Hormonal measurements can determine if a woman is still fertile, or if she is menopausal. To determine if a woman is in menopause, two hormone levels are usually checked: FSH and estradiol. FSH, or follicular stimulating hormone, is produced by the pituitary gland in response to low levels of estrogen during the menstrual cycle. FSH stimulates the growth of an ovarian follicle which produces an ovum, or egg. As a women ages, the number of eggs in her ovaries decline, until they are very few left. The pituitary gland must work harder to encourage the ovary to ovulate, so the FSH gets higher. An elevated FSH signifies menopause.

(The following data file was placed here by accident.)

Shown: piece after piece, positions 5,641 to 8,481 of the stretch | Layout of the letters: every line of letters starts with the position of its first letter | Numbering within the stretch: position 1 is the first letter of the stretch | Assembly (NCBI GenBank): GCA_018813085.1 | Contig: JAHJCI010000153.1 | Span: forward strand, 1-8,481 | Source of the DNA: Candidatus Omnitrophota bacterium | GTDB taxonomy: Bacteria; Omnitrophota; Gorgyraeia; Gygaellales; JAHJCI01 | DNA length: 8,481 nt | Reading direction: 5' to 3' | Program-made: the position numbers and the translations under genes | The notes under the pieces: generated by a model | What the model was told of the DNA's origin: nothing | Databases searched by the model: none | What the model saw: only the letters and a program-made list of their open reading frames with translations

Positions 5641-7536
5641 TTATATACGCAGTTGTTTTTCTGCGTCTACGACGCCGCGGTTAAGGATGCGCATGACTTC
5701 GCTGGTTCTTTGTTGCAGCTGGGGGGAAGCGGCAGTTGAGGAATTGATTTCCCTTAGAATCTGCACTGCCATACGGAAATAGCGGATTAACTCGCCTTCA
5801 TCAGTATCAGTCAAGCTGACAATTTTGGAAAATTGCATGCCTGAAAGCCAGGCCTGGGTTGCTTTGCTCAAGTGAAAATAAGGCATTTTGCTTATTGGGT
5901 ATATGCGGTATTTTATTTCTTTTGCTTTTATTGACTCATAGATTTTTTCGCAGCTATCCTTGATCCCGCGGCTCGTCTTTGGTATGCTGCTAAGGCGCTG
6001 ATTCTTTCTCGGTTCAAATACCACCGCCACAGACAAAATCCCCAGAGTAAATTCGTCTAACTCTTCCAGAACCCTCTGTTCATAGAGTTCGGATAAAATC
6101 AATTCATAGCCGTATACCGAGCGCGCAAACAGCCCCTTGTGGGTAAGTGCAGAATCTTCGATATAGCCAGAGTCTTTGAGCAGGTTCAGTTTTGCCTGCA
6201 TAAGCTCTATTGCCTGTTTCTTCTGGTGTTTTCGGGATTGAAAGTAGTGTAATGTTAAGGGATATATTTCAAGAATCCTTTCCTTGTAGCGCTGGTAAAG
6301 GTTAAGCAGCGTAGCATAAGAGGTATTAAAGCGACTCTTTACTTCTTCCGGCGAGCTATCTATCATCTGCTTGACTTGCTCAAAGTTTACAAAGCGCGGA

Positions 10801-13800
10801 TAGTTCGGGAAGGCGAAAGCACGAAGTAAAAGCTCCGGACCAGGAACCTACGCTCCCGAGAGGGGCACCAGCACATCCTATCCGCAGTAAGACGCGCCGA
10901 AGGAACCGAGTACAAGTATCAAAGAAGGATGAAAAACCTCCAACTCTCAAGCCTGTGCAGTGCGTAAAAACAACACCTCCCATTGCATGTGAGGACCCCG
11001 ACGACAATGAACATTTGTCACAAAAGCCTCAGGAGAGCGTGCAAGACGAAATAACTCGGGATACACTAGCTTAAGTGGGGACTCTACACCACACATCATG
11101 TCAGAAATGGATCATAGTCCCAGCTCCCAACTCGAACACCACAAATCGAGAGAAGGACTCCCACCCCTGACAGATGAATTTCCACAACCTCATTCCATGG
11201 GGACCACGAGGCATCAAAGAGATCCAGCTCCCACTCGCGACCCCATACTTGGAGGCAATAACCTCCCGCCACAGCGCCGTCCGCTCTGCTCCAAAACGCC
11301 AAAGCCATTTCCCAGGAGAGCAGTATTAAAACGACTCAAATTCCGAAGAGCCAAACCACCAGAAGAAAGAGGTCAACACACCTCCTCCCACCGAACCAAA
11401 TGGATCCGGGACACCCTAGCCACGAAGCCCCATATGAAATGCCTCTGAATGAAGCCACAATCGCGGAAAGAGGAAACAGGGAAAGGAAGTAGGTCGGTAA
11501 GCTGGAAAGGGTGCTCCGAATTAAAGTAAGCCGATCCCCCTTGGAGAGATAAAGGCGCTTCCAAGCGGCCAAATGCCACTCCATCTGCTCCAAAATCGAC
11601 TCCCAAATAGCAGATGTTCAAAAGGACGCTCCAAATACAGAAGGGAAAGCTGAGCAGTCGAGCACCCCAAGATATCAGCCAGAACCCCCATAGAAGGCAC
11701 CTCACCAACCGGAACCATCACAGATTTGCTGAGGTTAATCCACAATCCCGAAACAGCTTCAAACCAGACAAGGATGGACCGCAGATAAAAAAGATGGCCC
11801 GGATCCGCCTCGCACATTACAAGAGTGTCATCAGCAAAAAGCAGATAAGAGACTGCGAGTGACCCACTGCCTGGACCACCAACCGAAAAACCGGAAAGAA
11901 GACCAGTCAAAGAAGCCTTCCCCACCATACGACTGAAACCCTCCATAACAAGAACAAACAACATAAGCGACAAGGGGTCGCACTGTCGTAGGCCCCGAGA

Doctors also measure estradiol levels. Estradiol is the hormone that is produced by the ovarian follicle during ovulation. Estrogen gives us our female characteristics, and is necessary to grow the endometrial lining to prepare for conception and implantation of the fertilized egg. In menopause, the estradiol levels declines to very low levels. Therefore, an elevated FSH and low estradiol signifies menopause. Sometimes, the FHS is elevated and the estradiol level is till high. This means that there are still some functional ovarian follicles. If follicles remain, ovulation can occur, and usually estrogen levels are variable.